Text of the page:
Thanks to kitine1, midnight13731, farflung (), general zargon, Aranel Mereneth (I LOVE your name!) for reviewing up through chapter two. If you reviewed and I didn't see it for some reason, thank you, I love you, and keep it up!
The River Sings
Thoronsul stared grimly ahead as he reached out to the trees, begging them for aid in finding his little Leaf, his little brother Legolas. Please, he begged them, keep him safe, until I find him!
Thoronsul didn't normally speak to the trees this way, but his figured his need was dire. He had no idea underthe heavens how the trees would keep Leaf safe (perhaps they would pick him up in their branches?), but he figured somehow, his trust would not go astray.
Thoronsul could hear the rushing river now. Faintly, but clearly, as though is was singing a song to him and his young brother, singing to them, about them...Thoronsul shook his head slightly and bent low over his horse's neck as it leapt over a fallen log. As the elf straightened, he felt a lurch deep in hid gut, and unconsciously, squeezed his legs against his mount's sides. Now he needed to hurry faster. Legolas was really in trouble now, for what ever reason.
Some distance behind his son, Thranduil was having similar thoughts. He prayed for both his sons, for he knew that if his Greenleaf, Legolas, should die, Thoronsul would be destroyed by the terrible grief that would follow his younger brother's passing.
He was lucky that the death of their mother Tauredhiel had brought them closer rather than pulling them apart, as could very well have happened instead.
His sons were as close as any brothers could be, and Thranduil was glad they had found solace in each other. He prayed that his tithen Las would be alive when they found him, for just as Thoronsul had felt, Thranduil now felt a twinge of panic and unease as he knew that his youngest son was in danger. He spurred his mount and caught up with Thoronsul.
"Ada," Thoronsul whispered, barley audible above the rush of wind in their pointed ears, ears that strained for the slightest hint of their kin, of the young elven prince.
Time was of the essence, and time was one thing they had not the ability to spare.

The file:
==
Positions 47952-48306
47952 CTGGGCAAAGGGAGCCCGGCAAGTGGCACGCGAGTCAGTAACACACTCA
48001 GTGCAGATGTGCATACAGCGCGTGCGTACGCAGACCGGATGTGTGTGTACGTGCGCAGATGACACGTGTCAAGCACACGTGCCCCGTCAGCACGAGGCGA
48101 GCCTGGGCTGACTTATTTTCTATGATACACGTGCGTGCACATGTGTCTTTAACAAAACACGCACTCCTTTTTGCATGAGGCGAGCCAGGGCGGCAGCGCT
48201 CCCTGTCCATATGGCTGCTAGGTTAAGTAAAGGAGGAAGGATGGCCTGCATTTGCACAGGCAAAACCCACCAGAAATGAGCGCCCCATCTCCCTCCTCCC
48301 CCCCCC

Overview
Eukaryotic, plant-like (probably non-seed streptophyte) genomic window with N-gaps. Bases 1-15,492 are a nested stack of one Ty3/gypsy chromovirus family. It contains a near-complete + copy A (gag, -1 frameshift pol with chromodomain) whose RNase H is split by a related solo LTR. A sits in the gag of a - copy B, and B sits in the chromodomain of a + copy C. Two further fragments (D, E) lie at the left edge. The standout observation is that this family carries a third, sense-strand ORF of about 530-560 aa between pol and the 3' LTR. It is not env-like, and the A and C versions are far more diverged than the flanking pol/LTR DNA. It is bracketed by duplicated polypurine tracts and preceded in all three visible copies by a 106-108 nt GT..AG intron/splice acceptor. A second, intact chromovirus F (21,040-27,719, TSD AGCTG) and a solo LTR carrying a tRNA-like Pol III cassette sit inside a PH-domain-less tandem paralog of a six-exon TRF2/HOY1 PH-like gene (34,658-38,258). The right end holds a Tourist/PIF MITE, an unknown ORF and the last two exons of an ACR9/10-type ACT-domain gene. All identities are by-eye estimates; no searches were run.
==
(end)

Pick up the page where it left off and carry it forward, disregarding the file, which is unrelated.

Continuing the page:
Under a tall tree by a rushing black river, a small elfling lay sprawled on the ground, yet unknowing of his surroundings.
He was not alone.
Watched by silent eyes, the elfling's activities had been carefully noted by a lone, lame wolf.
Now, as the little-alone-elf slept, the wolf edged closer, and warily raised his nose to the air. There was no scent of other big-tall-pointed-ears yet, but the wolf needed to be careful. Big-tall-pointed-ears were why he could no longer hunt with his family-pack, the reason why he was lame.
Now the wolf crept slowly closer to his victim. He could could smell the little-alone-pointed-ears, delicious, tender young flesh, yet surprisingly, unresisting it's slumber.
The wolf was wary: most big-tall-pointed-ears he had ever encountered were so tense they would have shot him dead by now.
This little-alone-pointed-ears did not so much as stir as the wolf padded unevenly closer and traced its nose across the little-alone-pointed-ear's chest, drinking in the smell of fresh meat, a meal all his, solely his. He didn't have to share this with his pack. They had abandoned him, and so he abandoned them.
He lowered his jaws to the throat of the little-alone-pointed-ears, but still there was no sign of responsiveness, or big-tall-pointed-ears coming to kill him.
Wolf-grinning now, the wolf growled deep in his throat, and prepared to sink his long fangs into the soft unyielding flesh of the little-alone-pointed-ears.
"Ada! We must find him!"